Maybe director Fabien Constant thought that casting Jacqueline Bisset in his movie, and having her speak French, would be enough to make it an “art film,” rather than the tiresome melodrama that it is. Sarah Jessica Parker was pleasant enough to watch in the Sex and the City series, when she was wearing amusing outfits and beautiful shoes, and narrating the story with well-written essays that her character supposedly would publish in her weekly newspaper column. Those essays were the main reason I sometimes watched the show; they were often clever and usually well worded at least. This movie, however, has nothing well-worded, or well-acted. Okay, I will say “nearly nothing,” giving it the benefit of the doubt that something brilliant happened in the last half hour that I missed.
Common is in it, playing himself named someone else. Common also makes an appearance in another Tribeca2018 film, All About Nina, in which he also plays himself not playing himself, but in that case he seems more successful in his endeavor, maybe just because he is surrounded by a much better movie. And then there is Renee Zellweger. Oy. This is what has become of Renee Zellweger?! She is playing second fiddle to SJP? As our President likes to say – Sad. Not that I ever thought of her as an A-list actress, but still, seeing her play one of Carrie Bradshaw’s girlfriends – and throw herself into the role as if this were her last chance to prove she can act – was perhaps more upsetting than Vivienne’s medical situation.
And hey, I also live a selfish, lonely New York existence and have no one to list as my emergency contact on my medical forms, but still I felt no sympathy for this character. (And I don’t even get to travel the world with my band and fuck my drummer.) And she also must endure an overbearing mother? Quelle horreur!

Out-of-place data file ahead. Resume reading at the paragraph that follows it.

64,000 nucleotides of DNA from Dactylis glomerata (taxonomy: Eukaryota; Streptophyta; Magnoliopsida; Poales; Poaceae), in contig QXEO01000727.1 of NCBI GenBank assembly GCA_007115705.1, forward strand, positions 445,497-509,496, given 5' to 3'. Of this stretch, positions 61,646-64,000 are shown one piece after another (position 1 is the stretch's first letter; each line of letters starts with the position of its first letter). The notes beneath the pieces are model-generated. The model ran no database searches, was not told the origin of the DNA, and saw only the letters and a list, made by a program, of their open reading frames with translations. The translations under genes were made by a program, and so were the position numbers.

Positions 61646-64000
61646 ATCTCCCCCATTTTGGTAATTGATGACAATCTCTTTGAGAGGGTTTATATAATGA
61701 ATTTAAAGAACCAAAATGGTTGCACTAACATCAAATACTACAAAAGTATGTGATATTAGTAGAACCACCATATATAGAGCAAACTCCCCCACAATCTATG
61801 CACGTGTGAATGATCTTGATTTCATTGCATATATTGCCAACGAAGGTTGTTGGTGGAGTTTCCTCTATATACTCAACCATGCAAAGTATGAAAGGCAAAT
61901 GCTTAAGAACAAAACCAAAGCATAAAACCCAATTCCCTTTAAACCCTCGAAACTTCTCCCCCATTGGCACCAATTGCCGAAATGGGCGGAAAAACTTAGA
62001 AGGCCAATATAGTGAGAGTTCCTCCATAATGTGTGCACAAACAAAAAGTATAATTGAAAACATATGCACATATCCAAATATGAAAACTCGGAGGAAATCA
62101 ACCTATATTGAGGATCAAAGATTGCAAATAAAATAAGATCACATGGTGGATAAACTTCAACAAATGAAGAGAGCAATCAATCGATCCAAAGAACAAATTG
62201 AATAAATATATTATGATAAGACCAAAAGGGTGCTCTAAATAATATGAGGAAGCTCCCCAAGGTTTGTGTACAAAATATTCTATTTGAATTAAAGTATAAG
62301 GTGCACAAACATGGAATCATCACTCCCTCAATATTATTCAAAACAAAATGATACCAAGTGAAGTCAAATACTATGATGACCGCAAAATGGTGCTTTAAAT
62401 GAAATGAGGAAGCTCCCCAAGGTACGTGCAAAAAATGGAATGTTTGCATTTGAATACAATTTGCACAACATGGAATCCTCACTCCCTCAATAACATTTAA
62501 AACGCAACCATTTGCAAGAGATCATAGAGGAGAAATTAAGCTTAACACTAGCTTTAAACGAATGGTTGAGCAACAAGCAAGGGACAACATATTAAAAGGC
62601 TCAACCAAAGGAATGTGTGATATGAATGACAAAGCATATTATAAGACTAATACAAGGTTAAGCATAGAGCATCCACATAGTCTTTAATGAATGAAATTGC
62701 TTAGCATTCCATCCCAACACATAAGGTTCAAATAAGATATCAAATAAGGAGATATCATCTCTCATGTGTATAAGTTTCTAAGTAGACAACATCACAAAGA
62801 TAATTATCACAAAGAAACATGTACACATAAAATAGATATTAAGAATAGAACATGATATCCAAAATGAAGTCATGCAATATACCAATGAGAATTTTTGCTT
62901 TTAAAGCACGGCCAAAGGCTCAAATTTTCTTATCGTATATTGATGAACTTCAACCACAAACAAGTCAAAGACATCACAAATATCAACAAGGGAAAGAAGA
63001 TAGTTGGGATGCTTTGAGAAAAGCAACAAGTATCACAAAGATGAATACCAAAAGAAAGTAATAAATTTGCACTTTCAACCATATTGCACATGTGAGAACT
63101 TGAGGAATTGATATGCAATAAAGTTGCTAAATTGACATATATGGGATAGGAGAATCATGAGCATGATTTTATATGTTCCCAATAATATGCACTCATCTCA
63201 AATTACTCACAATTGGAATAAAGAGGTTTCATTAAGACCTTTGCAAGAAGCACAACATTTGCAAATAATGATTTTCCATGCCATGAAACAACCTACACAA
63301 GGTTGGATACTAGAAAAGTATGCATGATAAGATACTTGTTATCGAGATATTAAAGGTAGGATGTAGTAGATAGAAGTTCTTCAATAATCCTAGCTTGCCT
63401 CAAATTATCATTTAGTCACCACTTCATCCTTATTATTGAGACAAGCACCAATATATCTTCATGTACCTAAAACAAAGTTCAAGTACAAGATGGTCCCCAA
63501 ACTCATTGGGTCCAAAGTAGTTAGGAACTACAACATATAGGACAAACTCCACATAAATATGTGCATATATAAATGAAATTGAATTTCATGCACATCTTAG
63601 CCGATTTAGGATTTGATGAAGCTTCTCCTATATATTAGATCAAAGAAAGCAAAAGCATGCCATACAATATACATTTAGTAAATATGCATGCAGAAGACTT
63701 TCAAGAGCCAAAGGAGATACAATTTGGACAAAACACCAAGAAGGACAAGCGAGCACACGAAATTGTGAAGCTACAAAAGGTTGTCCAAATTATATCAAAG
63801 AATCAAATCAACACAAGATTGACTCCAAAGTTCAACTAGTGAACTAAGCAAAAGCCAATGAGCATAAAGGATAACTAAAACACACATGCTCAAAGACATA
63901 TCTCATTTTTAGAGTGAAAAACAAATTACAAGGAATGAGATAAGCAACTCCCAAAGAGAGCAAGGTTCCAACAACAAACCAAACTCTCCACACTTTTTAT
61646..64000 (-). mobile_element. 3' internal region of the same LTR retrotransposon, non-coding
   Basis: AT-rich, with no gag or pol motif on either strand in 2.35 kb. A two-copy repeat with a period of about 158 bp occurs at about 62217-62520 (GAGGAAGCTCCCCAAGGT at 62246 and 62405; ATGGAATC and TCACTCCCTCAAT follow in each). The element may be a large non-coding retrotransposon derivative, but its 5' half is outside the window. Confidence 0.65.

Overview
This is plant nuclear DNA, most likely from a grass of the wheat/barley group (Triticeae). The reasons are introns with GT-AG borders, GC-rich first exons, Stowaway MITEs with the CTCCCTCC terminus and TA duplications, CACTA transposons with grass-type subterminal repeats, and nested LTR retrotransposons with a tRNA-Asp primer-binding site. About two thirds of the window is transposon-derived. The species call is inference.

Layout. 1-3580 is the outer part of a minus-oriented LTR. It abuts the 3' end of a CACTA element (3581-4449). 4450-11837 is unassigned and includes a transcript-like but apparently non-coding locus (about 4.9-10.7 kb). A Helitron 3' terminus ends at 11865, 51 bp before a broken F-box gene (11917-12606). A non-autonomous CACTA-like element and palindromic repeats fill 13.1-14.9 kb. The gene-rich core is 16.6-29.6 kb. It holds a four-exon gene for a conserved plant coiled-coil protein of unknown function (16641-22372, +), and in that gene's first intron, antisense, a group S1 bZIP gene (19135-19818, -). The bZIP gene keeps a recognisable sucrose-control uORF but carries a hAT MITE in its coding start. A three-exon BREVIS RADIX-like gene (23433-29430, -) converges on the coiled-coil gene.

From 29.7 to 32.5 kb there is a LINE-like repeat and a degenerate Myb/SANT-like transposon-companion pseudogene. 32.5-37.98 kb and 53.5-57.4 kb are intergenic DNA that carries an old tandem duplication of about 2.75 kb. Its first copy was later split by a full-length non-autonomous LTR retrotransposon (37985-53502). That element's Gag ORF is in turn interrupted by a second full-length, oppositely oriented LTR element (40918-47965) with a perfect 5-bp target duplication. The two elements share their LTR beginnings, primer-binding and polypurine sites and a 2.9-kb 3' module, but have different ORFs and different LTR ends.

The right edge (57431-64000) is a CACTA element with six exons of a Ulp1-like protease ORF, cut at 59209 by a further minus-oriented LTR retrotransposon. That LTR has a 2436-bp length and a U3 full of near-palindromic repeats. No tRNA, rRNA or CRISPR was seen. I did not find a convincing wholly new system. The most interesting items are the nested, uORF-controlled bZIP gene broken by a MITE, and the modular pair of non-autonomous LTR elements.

Then, Vivienne leaves her new dress in a Lyft car. Most gratuitous shot in this gratuitous movie: the close-up of the shopping bag as Vivienne sits in the back seat of the car – major foreshadowing! I also have left an article of clothing in an Uber car (a mere glove, not a zillion dollar dress), but when the driver was kind enough to drive back and return it to me, I tipped him (even when he said it wasn’t necessary), as any decent person and real NewYorker would do. And don’t tell me that Vivienne is excused for this oversight because she has just learned that she may have a fatal medical condition; if she is calm enough to go dress shopping, she is calm enough to tip her driver.
I highly suspect that this Lyft driver is going to re-enter the story, as way too much screen time was given to him otherwise, but that would only make matters worse, and more hackneyed. Vivienne has no one but a rude Lyft driver will whom to share her anguish? Poor poor Vivienne. Are they going to help each other discover the true meaning of life? Save it for Hallmark. Time to go home and ice my knee.
p.s. I wrote an article titled Top Ten TFF2018 Mother-Daughter Movies, and in it I expressed amazement at how each film managed to depict a distinct and thoughtful and non-obvious portrayal of that archetypal relationship. Blue Night breaks that winning streak. This mother-daughter duo is the ultimate cliché.